Oh, well.

IU released its basketball in conjunction with the Big Ten’s schedule release. The good news is that powerhouse North Carolina is coming to Assembly Hall. That’s set for Nov. 27 as part of the Big Ten/ACC Challenge.

The not-so-good news, at least for those who travel with the Hoosiers, is that New Year’s Eve will be spent in Iowa City. IU opens Big Ten play on that date at Iowa. For the previous three New Year’s Eves, the Hoosiers have opened conference action at home -– twice against Ohio State, once against Michigan.

That also will be the Hoosiers’ first true road game. Is it a good idea to not have any true road test until the Big Ten season? Logic suggests no, but then logic also would have suggested maintaining the Kentucky series (which has lasted since 1969), and kicking the Wildcats’ behinds for a bunch of years in the high-profile setting of Lucas Oil Stadium (yes, IU officials preferred to maintain on-campus settings, but Kentucky officials had enough of that after losing at Assembly Hall last December).

Yes, coach Tom Crean has built the program to the point where it could have dominated the Wildcats, but now we’ll never know.

Oh, well.

Iowa, by the way, will not be an easy game, even for an Indiana team that figures to be a national title contender.

The Hoosiers will also get to travel to Brooklyn as part of the Legends Classic. They’ll play Georgia on Nov. 19 and either UCLA or Georgetown. First, though, they’ll open the tournament with Assembly Hall games against North Dakota State and Sam Houston State.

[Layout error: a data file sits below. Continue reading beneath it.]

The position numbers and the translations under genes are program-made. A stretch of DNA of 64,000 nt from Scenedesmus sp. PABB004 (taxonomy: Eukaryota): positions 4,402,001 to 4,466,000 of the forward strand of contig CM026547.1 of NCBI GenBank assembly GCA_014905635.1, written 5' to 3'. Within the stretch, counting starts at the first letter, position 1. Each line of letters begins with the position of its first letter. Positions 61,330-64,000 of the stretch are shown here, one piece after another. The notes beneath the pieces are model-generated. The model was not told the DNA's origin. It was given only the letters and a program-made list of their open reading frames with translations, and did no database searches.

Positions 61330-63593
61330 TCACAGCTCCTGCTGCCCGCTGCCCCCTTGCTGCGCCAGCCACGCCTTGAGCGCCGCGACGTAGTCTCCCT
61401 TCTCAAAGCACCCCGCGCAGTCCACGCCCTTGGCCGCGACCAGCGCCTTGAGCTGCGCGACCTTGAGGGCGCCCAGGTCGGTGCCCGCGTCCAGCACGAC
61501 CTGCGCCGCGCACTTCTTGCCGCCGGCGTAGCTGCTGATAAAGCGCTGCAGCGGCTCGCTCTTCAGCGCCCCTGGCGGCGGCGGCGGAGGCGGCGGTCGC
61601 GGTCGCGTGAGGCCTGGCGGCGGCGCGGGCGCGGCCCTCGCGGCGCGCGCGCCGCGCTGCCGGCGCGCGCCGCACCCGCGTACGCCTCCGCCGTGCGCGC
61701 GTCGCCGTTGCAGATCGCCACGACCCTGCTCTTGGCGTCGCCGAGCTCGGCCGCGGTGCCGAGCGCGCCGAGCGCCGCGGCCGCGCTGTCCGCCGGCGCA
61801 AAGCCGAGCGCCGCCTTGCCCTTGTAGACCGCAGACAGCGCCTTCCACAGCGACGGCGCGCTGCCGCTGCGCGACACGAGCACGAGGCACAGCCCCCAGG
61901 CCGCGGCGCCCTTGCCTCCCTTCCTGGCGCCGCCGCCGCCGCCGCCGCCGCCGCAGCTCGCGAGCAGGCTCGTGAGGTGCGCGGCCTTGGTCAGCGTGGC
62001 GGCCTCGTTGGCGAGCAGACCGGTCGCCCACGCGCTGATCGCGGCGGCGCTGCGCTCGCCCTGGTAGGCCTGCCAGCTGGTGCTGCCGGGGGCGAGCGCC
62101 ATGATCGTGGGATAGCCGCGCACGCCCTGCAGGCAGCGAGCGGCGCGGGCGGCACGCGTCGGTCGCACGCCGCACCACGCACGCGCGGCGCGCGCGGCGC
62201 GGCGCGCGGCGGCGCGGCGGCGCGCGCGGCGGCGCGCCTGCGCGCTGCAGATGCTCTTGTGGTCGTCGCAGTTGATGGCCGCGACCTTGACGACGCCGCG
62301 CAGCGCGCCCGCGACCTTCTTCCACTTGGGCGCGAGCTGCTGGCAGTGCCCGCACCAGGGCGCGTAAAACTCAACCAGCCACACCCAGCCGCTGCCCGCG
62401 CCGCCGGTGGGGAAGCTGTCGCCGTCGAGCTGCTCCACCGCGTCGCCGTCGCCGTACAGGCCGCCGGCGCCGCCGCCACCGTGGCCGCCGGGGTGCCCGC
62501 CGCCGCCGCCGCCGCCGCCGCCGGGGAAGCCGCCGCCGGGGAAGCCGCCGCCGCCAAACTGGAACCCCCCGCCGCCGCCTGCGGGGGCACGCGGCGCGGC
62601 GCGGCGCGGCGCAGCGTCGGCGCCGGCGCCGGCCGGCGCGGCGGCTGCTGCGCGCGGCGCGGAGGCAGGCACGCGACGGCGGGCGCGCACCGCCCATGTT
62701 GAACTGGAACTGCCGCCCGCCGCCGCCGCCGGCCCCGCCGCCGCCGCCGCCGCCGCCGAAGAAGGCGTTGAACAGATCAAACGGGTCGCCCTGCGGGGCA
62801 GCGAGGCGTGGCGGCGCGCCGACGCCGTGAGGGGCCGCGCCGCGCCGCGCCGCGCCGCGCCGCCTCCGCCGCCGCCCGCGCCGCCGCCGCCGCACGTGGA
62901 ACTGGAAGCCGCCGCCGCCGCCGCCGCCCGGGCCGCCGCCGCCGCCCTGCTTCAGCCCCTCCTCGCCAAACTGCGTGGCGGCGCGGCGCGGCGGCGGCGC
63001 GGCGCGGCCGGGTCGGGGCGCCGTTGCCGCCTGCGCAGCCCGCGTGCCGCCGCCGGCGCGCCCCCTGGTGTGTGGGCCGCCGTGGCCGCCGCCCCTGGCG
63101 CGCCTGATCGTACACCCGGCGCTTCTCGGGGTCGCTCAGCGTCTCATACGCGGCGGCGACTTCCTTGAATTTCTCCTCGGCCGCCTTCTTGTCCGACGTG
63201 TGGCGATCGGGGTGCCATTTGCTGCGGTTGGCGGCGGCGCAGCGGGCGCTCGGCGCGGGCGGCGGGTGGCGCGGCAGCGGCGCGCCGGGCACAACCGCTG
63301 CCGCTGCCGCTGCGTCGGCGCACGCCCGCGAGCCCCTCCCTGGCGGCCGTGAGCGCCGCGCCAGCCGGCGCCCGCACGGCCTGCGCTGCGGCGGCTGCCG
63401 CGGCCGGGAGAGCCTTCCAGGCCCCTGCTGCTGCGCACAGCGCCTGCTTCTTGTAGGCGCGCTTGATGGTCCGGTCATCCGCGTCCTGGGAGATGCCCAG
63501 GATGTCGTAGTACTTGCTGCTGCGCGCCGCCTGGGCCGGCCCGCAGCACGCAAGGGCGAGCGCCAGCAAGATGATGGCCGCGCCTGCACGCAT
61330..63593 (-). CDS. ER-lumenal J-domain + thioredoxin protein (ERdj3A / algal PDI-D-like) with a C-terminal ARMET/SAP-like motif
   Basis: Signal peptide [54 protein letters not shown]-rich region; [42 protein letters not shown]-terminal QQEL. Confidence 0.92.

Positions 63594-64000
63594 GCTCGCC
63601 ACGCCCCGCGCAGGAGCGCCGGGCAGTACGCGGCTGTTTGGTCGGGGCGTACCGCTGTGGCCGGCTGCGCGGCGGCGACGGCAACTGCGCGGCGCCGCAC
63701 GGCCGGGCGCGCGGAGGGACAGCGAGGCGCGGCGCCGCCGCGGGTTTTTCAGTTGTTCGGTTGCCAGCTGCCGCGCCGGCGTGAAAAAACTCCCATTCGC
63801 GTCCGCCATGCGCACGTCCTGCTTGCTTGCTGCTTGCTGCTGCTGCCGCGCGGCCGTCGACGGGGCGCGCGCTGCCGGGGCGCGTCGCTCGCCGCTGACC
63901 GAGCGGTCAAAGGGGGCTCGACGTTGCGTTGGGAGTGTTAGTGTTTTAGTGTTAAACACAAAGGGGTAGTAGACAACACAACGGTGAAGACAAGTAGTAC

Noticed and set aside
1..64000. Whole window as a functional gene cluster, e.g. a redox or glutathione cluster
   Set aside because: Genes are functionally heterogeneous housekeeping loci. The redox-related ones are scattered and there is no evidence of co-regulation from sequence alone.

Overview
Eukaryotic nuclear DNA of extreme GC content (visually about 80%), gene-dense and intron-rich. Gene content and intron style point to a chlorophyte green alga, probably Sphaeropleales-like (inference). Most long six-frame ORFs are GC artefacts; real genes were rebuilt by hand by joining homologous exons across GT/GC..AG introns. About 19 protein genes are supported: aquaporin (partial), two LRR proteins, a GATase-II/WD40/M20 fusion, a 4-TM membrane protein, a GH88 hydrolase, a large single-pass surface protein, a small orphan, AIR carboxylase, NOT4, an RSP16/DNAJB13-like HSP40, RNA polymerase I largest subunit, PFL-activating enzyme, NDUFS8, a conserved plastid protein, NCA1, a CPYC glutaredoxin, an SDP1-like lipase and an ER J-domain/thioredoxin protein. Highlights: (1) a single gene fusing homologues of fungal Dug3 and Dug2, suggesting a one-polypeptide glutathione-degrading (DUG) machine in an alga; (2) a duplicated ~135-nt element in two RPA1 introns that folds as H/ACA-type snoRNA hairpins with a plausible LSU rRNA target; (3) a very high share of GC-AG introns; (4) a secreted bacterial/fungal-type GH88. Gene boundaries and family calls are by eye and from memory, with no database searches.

The Hoosiers also will play Butler on Dec. 15 as part of the Crossroads Classic at Indianapolis' Bankers Life Fieldhouse.

They will play 13 non-conference games and 10 will be at Assembly Hall. Also coming to Bloomington is Ball State (Nov. 25) and guarantee-game opponents such as Bryant (the Nov. 9 season opener) Coppin State, Mount St. Mary’s, Jacksonville and Florida Atlantic.

Bryant, by the way was 2-28 last season. Like mighty Central Connecticut State, it is a member of the Northeast Conference. So is Mount St. Mary's, which was 8-21 last season. Jacksonville is coming off an 8-22 season. Coppin State was 14-16.

For those looking to keep up the momentum against Purdue -- IU swept them last season -- those teams play in West Lafayette on Jan. 30 and at Assembly Hall on Feb. 16.

In terms of strength of the Big Ten, it looks like the early conference schedule is easier than the end. The Hoosiers open on the road with Iowa and then Penn State on Jan. 7, then host Minnesota and Wisconsin, play at Northwestern and then host Penn State. They could be 6-0, or 5-1.